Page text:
The next person who tells you what a clever chap Alex Salmond is should be packed off to study Overreaching for Beginners. This minority government lark could well end in tears for the SNP. If Murphy's Law kicks in, with Labour doing the kicking, they could be worse off than before.

Still, clever chap, that Salmond.

What do you do when you are slated to announce a raft of new laws but have no laws capable of independent, as it were, life? You congratulate your opponents for coming up with some fine and ingenious wheezes.

What do you do when you must act like a government without the power to govern? You lavish praise on anyone - Green and Liberal in particular - who might yet be flattered into inhabiting your Potemkin village.

Sans tiara (give it time) Salmond's opening Holyrood statement was a bit like a Queen's speech. Like HM, he cannot personally do anything much. He can recommend virtue; speak highly of consensus; and invoke the people. Then pray.

Beyond that, Salmond is playing poker. "I'm for consensus!" he cries. "Who's against me?" He wants to work with everyone, all the time, over everything. It leaves his own slate clean - why bother with manifesto commitments in the face of parliamentary arithmetic?

- and leaves the rest with a problem.

Yesterday, Salmond's policy was to have no policies. Brilliant! He even went as far as to say that sometimes, you know, parliaments are better off if they don't bother to pass laws. Legislation just annoys people. Better to have "themes" instead.

Salmond had a pair, and he played them like a straight flush. Grow the economy, save the planet: all against, say "Nay". That was what he meant, presumably, by respecting "the diversity of opinion across this chamber".

It couldn't possibly have been "the mushy ground of fake consensus", could it?

Listening to Eck - a name hereinafter to be banned from the realm - Scotland is as green as a Hibs back four. He even managed to make it sound as though renewable resources are our next North Sea oil bonanza. Be still, my "beating heart of a successful, confident nation".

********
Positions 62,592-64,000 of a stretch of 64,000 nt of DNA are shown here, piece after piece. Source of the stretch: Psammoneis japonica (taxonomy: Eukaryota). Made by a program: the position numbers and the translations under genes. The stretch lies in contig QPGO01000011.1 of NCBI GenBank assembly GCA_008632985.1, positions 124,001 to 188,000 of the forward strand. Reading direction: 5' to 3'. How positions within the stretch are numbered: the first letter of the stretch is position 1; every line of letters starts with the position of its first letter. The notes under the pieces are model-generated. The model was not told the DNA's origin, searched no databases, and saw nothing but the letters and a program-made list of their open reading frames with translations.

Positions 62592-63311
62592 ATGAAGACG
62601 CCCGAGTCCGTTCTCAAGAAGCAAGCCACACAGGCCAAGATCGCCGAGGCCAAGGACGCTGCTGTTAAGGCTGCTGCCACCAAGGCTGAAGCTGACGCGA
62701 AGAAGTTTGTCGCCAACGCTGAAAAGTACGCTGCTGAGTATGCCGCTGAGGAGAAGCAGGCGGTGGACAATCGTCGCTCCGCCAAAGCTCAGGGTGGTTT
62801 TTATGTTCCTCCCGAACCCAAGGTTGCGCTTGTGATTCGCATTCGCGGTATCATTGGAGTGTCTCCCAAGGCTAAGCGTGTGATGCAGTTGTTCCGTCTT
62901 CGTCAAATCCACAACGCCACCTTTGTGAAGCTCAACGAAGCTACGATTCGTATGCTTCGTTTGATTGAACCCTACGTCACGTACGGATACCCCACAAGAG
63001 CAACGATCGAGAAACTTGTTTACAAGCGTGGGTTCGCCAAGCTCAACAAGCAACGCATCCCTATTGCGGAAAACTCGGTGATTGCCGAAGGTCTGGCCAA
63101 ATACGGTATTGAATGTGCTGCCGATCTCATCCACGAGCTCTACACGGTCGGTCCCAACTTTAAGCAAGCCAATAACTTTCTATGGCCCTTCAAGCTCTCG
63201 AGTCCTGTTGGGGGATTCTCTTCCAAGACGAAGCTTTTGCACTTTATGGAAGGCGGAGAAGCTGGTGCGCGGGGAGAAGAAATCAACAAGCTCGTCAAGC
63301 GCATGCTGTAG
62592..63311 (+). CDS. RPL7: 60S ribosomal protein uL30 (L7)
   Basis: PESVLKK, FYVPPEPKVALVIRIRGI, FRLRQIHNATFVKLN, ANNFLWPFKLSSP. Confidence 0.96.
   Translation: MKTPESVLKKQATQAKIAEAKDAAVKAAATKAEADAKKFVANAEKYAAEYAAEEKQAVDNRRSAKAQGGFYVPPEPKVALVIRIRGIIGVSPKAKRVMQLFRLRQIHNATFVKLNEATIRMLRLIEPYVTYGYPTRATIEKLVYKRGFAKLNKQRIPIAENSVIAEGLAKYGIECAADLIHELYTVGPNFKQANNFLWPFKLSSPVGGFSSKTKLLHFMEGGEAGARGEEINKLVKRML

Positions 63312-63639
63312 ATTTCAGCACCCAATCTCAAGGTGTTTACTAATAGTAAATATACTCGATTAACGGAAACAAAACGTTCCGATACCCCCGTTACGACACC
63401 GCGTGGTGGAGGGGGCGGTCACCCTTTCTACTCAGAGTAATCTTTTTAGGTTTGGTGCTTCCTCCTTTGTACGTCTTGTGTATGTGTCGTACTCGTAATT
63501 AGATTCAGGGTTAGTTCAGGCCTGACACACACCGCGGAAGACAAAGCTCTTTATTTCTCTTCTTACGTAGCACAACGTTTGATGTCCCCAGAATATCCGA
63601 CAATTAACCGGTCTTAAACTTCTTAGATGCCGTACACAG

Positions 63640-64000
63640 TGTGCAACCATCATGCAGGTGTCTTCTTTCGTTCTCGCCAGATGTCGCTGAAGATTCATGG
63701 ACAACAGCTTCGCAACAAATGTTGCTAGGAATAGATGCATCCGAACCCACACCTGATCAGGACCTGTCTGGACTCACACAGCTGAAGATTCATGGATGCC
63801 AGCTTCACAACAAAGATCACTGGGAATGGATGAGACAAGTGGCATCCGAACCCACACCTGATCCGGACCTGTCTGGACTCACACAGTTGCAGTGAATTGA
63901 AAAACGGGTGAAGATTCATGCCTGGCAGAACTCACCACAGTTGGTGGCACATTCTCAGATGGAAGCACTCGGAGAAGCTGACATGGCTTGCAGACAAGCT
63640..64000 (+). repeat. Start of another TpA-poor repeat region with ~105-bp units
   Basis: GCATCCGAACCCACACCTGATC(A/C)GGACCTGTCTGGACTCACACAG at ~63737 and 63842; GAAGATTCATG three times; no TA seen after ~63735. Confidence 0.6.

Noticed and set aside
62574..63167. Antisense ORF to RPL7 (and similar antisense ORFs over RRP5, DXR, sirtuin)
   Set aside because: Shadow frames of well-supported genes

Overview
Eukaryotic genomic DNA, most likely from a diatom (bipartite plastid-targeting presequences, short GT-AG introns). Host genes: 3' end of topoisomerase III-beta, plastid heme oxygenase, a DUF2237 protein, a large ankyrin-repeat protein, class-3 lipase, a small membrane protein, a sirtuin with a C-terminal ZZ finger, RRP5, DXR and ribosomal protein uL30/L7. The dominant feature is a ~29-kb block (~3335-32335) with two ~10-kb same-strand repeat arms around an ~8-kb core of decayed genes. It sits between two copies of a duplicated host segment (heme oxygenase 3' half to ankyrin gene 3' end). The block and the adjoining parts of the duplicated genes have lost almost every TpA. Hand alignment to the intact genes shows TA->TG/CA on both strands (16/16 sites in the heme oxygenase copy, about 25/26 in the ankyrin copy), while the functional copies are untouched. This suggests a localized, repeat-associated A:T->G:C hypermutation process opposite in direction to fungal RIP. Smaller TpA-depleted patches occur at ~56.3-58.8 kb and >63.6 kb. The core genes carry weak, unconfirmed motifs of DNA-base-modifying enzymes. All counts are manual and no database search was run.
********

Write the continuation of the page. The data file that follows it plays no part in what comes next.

Salmond reckons we can do without nuclear, reduce "our impact on the planet", match UK economic growth within the lifetime of this parliament, and become "the green energy capital of Europe". Everything else is up for discussion. Postcards to Bute House, Edinburgh.

Jack McConnell, in a businesslike and not at all bitter response, invoked a dread word: fourthly. It came fourth, strangely, on a list of consensus-building complaints about all the issues Salmond had failed to mention while "grandstanding on the international stage".

Comradely Wendy Alexander seemed to be busy finishing her homework while all this was going on.

The political point, for this observer, is that Salmond World has room still for thoughts of coalition.

Nicol Stephen - now here's a surprise - seemed to enjoy being flattered for his interest in the welfare of youngsters. He quibbled coquettishly over Salmond's green credentials, but that was all.

Patrick Harvie, 50% of parliamentary greenery, meanwhile thundered that the new council of economic gurus must surely include one of his own. That's telling them, one thought. Both men are inching up the gangway of HMS Consensus.

Hanging from the rigging to greet them were Roseanna Cunningham and Alex Neil. Here were two Nationalists falling over themselves in their "absolute delight" (Cunningham) "to welcome everything the First Minister has had to say". No more of this, please.

But did he say something? Is minority government the art of not governing? Or are we, like our First Minister, still waiting to see how the cards might fall?